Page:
The spine is the “expressway” from which all information in your body travels to your organs, tissues and brain. Information is sent from your brain to your other tissues and back again. At different levels of the spine, nerves take their “exit ramp” out and to the areas they are supposed to be influencing. In the case of menstrual irregularities, it would be the nerves at the base of your spine; lumbar and sacral areas. Now imagine that the “exit ramp” is smaller than it should be or it is congested; that nerve can struggle to get its full information out to or from the spine. There is a kink in the system. Studies show that the weight of a dime can change a nerves function by 60%! That weight of a dime could be from swelling, misalignment, or even a muscular spasm. The same “kink” may also be occurring on nerves that influence our tissues that regulate hormonal release and creation. 

 

To adjust that area of dysfunction and properly align the vertebrae so the message is not interrupted can many times help with menstrual issues. Once the interruption is removed, the organ and brain can talk to one another more clearly; like taking the kink out of a garden hose.

Think of your nervous system this way; when you touch a hot griddle with your finger, its not your finger that decides to pull away. Instead, your pain receptions or nociceptors in your finger send a lightening fast message to your brain and your brain responds just as quickly with a reply of “Ouch! That is hot!” and you pull your finger off the griddle in an instant.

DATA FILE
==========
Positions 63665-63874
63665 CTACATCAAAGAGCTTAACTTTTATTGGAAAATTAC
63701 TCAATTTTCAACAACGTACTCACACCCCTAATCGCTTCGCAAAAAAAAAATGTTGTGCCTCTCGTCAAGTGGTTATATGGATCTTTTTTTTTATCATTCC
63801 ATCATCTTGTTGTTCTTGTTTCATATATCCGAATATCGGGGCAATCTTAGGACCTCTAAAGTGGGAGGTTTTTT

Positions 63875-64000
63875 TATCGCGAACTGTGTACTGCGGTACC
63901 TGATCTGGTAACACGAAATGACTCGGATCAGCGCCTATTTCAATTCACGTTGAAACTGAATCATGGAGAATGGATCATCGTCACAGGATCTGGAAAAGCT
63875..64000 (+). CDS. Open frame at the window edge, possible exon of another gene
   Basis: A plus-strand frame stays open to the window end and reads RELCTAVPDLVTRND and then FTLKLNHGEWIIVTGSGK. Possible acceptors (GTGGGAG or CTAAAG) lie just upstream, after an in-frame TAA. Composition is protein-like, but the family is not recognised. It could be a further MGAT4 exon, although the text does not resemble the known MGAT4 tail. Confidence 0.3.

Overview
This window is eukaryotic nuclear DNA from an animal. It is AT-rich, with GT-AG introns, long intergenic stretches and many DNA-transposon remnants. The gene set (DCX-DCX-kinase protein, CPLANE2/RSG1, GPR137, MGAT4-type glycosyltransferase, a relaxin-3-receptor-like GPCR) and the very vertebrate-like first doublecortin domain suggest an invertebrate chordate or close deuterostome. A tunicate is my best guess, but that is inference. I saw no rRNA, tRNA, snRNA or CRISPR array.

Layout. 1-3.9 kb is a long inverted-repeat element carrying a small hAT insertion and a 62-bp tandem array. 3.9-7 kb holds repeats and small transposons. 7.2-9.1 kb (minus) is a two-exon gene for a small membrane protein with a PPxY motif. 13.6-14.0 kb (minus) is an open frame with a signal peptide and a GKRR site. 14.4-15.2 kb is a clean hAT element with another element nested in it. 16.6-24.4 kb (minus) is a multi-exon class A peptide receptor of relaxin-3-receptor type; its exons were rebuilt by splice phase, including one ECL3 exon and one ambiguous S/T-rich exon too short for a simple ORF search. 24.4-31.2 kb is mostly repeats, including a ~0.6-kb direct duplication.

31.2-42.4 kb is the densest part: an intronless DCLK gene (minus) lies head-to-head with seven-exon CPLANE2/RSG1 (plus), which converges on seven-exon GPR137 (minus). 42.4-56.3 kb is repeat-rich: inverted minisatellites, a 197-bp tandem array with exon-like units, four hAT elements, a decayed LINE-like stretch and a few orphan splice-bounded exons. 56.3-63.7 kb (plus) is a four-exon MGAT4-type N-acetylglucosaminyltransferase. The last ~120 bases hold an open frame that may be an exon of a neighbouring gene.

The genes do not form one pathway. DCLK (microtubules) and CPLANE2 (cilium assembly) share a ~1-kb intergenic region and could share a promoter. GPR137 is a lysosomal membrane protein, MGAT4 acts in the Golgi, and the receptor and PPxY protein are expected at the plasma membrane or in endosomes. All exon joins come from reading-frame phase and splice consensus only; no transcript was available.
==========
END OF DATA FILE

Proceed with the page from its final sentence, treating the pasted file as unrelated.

Personally, I owe much of my own success with chiropractic care to my Mother. When I was experiencing muscle, bone and nerve pain as a child, it was my Mother that took me to a chiropractor because she had ha such a profound experience herself. After three years of almost month long menses, multiple doctors, tests and surgeries, a family member suggested she see a chiropractor. After 3 months of chiropractic care, what she had been dealing with for 3 years with absolutely no change was gone!

If you think you might be experiencing something similar, do not hesitate to contact us. We alway offer a free consultation so we can better understand what is going on and if chiropractic could help you.

Scar Tissue

Virtually all injuries are Soft Tissue in nature. That means that a muscle, tendon, ligament or fascia is irritated or inflamed and thus ultimately causes pain. 
Soft tissue injuries all present the same and can take up to or over 3 months to completely heal. The sooner you address the issue, the faster you can remedy and heal it. 
*Within the first 24-72 hours after injury, you should notice inflammation. This can present as redness, the area feeling hot, swelling or simply just pain. 
*The next phase is the "stringy" phase, which can last upwards of 2 weeks. The tissue will feel tense and "guitar string-like" to the touch. 
*The third phase is described as lumpy tissue. When you or a healthcare professional palpate the area of injury, a firm, tender lumpy can be felt. This is because the edge areas of the defect in the muscle or fascia begins to enlarge as it begins to heal and the body lays down fibrous tissue as support - also known as adhesions or scar tissue.
*The last tissue change is a leathery change that changes slowly. The defect tissue gets firm and spreads to surrounding tissues giving it a leathery feel. 
All these changes occur in order. 
HOWEVER, you can treat these injuries. There are techniques available such as Active Release Technique (ART) and Graston that can help you achieve a pain free status much faster and effectively than just at home icing and stretching alone. 

With that said, Dr. Beth has taken Graston courses as well as  Lower Extremity and Spinal muscle certificate courses in ART and will be taking the Upper Extremity course in May. 
Due to this, we will be closed the week of Memorial Day - May 25-29th as Dr. Beth must travel out of state for this course/certificate.